Just a few days before city council is set to vote on transportation network companies (TNCs) like UberX and Lyft, both the traditional cab companies and the TNCs are scurrying to get their houses in order.

This morning, Uber posted to their blog an explanation of improvements to their insurance policies, which would help close a gap that could leave both drivers and riders in a safety lurch.

In order to fully address any ambiguity or uncertainty around insurance coverage for ridesharing services, Uber is becoming the first and only company to have a policy in place that expands the insurance of ridesharing drivers to cover any potential “insurance gap” for accidents that occur while drivers are not providing transportation service for hire but are logged onto the Uber network and available to accept a ride...

Starting today, if a driver’s personal insurance policy is found not to cover an accident during this period, this new policy will provide contingent coverage for a driver’s liability at the highest requirement of any state in the U.S.

Basically, Uber explains, UberX drivers are insured by their personal auto insurance when driving around without a fare, but switch over to Uber's insurance as soon as they accept a trip and come to pick you up. And if, in the event of an accident, their personal insurance can't cover it, Uber's will.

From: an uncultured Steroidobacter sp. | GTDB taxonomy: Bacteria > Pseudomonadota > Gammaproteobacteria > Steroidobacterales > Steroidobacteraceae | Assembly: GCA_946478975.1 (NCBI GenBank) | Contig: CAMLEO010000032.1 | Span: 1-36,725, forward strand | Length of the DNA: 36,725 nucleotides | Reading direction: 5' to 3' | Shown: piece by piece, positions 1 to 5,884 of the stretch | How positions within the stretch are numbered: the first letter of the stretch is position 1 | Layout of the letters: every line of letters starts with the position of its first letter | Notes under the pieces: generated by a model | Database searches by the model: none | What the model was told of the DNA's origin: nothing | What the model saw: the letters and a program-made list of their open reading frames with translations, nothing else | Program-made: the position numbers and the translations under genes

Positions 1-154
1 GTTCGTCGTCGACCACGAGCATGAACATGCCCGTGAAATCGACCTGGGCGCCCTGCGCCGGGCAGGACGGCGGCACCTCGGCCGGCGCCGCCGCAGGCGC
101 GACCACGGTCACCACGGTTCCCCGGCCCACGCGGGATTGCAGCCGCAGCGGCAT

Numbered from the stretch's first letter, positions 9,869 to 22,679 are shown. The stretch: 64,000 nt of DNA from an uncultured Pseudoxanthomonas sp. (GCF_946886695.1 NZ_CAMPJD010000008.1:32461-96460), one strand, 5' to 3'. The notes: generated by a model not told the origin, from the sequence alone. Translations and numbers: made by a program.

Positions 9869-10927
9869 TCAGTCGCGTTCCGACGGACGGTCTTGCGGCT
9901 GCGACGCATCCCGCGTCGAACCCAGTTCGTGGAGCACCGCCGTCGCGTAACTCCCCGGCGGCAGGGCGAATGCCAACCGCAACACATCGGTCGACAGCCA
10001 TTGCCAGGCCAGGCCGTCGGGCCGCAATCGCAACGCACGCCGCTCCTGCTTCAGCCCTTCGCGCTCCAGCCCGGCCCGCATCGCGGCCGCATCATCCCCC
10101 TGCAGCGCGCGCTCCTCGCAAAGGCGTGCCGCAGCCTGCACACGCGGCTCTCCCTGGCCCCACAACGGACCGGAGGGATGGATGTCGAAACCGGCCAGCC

Of course, this doesn't address one of the central issues with how TNCs are currently operating—which is that picking up passengers without a city-issued license appears to be a technical violation of city law—but it does help clarify one of the major concerns raised since a six-year-old girl was killed in San Francisco on New Year's Eve. The driver at the time did not have a fare with him, and thus, was not insured by Uber.

Let's not get it twisted, though: This is as much a cover-their-own-ass move as it is a please-the-city-of-Seattle move. And it comes at a time when other cities are also raising an eyebrow at Uber and its kin.

The traditional cab companies are also trying to gussy themselves up in the days leading up to the city council vote; earlier this week, Puget Sound Dispatch announced that they'd be launching a new app in Seattle—it already exists in other cities—which is essentially the same as Uber's digital dispatching system.

City council will vote Monday on the fate of cabs and TNCs.